Oops – I forgot to pin this to my own board! LOL!

  9. andiejaye October 20, 2011 at 3:15 am - Reply

    i’ve never seen this anywhere! brilliant! so amazing all the different things they did with them!

    • Deborah J. Stewart, M.Ed. October 20, 2011 at 3:20 am - Reply

      They were pretty excited so I just let them explore freely. We will try them again soon on the light table.

  10. [email protected] October 20, 2011 at 4:56 am - Reply

    I am definitely doing this at home! so simple and extra mileage from the sweet stuff.

  11. Heidi Butkus October 20, 2011 at 9:25 am - Reply

    Boy, those sure look like Otter Pops to me!
    Did anybody suck on them?

    • Deborah J. Stewart, M.Ed. October 20, 2011 at 9:55 pm - Reply

      No – I didn’t have any children suck on them 🙂 We use so many things like this in my classroom that the children understand that it is for play and not to eat. I talked to them first as well about not putting them in their mouth and they totally got it.

  12. Terri October 20, 2011 at 11:25 am - Reply

    What a great idea Deborah! We have a ton of these in the freezer, I may have to thaw some out and let the girls experiment a bit.

    • Deborah J. Stewart, M.Ed. October 20, 2011 at 9:53 pm - Reply

      Who would have thought we would now be thawing them out!

  13. Karen @ PreKinders October 20, 2011 at 6:37 pm - Reply

    Oh my goodness! What a perfect idea for the light table! I would never have thought it that.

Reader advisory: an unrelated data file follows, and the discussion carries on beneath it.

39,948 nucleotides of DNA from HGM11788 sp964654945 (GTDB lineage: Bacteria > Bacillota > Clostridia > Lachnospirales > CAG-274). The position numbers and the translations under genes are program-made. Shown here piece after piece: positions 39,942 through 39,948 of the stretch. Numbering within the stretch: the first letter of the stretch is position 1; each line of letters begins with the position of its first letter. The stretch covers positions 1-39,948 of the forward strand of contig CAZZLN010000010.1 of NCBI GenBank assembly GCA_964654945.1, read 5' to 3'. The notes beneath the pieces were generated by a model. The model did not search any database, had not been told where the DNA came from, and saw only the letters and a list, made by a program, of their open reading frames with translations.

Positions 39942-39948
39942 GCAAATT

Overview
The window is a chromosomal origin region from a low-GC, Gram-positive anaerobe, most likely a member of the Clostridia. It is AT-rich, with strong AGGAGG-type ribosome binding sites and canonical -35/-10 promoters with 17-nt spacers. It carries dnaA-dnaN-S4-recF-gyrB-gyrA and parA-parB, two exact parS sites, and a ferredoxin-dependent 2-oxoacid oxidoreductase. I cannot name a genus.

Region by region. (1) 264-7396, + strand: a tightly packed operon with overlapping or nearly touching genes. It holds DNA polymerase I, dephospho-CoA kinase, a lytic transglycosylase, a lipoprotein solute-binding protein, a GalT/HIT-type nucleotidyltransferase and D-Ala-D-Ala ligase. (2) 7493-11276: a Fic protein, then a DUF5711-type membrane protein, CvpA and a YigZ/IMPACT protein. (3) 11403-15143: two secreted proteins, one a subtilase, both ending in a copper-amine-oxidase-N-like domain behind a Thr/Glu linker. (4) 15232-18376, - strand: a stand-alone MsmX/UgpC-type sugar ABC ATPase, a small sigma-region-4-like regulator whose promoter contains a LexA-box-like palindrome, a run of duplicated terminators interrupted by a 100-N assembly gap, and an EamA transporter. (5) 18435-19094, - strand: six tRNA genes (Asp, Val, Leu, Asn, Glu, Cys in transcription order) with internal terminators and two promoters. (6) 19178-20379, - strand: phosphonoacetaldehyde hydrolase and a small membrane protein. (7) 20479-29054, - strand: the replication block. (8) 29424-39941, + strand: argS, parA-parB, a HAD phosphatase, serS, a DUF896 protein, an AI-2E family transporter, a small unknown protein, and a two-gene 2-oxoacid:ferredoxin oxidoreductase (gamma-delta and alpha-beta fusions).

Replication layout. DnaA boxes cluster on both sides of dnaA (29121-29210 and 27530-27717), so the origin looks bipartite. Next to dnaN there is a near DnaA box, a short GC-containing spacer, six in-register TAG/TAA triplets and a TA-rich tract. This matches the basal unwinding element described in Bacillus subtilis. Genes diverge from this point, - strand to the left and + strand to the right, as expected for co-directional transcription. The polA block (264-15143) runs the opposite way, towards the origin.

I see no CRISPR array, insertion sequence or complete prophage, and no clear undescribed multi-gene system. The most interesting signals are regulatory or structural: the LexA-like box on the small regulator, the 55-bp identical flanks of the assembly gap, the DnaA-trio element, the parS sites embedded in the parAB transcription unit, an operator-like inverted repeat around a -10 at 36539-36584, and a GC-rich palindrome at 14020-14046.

• Deborah J. Stewart, M.Ed. October 20, 2011 at 9:53 pm - Reply

      Thank you Karen – so happy you stopped by!

  14. Karen Green October 21, 2011 at 6:17 pm - Reply

    I love this idea and I am definitely going to give it a go. I love seeing the math and science embedded in such a simple activity! Simple but ingenious I might add! 🙂

    • Deborah J. Stewart, M.Ed. October 21, 2011 at 11:06 pm - Reply

      Thank you Karen:)

  15. Michelle Levy January 22, 2012 at 1:15 pm - Reply

    Very neat idea!

    • Deborah J. Stewart, M.Ed. January 22, 2012 at 2:18 pm - Reply

      Thank you Michelle!

  16. Amanda March 8, 2012 at 7:38 pm - Reply

    Nice idea. I love discovering super-cheap educational “gems”. For this project, I really appreciate the sensory aspect of it – squishy and floppy, perhaps warm or cold. Bonus: color theory. I’ll be trying this with my homeschooling group of 4 preschoolers. 🙂 Thanks!

    • Deborah J. Stewart, M.Ed. March 8, 2012 at 10:01 pm - Reply

      Wow – thanks for sharing the gems!